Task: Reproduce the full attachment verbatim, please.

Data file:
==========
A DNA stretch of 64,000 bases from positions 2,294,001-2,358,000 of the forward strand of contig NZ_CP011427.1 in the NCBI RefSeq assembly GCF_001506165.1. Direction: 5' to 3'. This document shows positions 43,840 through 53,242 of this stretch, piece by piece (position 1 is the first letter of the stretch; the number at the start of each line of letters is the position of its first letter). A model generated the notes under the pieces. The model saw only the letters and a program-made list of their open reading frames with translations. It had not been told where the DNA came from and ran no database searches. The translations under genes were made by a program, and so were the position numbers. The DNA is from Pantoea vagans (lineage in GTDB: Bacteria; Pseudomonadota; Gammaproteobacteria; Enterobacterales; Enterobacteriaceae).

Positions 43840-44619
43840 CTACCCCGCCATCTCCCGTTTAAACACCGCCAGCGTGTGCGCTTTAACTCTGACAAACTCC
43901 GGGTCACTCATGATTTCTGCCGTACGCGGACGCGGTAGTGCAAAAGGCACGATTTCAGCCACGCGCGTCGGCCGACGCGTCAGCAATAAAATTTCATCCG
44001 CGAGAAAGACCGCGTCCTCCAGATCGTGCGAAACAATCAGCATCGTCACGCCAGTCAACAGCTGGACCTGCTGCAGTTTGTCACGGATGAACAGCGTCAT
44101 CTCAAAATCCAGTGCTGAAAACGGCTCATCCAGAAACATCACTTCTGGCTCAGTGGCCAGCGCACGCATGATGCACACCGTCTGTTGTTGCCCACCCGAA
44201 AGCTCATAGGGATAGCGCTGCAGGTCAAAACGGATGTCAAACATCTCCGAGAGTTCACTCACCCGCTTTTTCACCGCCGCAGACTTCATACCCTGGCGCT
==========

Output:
A DNA stretch of 64,000 bases from positions 2,294,001-2,358,000 of the forward strand of contig NZ_CP011427.1 in the NCBI RefSeq assembly GCF_001506165.1. Direction: 5' to 3'. This document shows positions 43,840 through 53,242 of this stretch, piece by piece (position 1 is the first letter of the stretch; the number at the start of each line of letters is the position of its first letter). A model generated the notes under the pieces. The model saw only the letters and a program-made list of their open reading frames with translations. It had not been told where the DNA came from and ran no database searches. The translations under genes were made by a program, and so were the position numbers. The DNA is from Pantoea vagans (lineage in GTDB: Bacteria; Pseudomonadota; Gammaproteobacteria; Enterobacterales; Enterobacteriaceae).

Positions 43840-44619
43840 CTACCCCGCCATCTCCCGTTTAAACACCGCCAGCGTGTGCGCTTTAACTCTGACAAACTCC
43901 GGGTCACTCATGATTTCTGCCGTACGCGGACGCGGTAGTGCAAAAGGCACGATTTCAGCCACGCGCGTCGGCCGACGCGTCAGCAATAAAATTTCATCCG
44001 CGAGAAAGACCGCGTCCTCCAGATCGTGCGAAACAATCAGCATCGTCACGCCAGTCAACAGCTGGACCTGCTGCAGTTTGTCACGGATGAACAGCGTCAT
44101 CTCAAAATCCAGTGCTGAAAACGGCTCATCCAGAAACATCACTTCTGGCTCAGTGGCCAGCGCACGCATGATGCACACCGTCTGTTGTTGCCCACCCGAA
44201 AGCTCATAGGGATAGCGCTGCAGGTCAAAACGGATGTCAAACATCTCCGAGAGTTCACTCACCCGCTTTTTCACCGCCGCAGACTTCATACCCTGGCGCT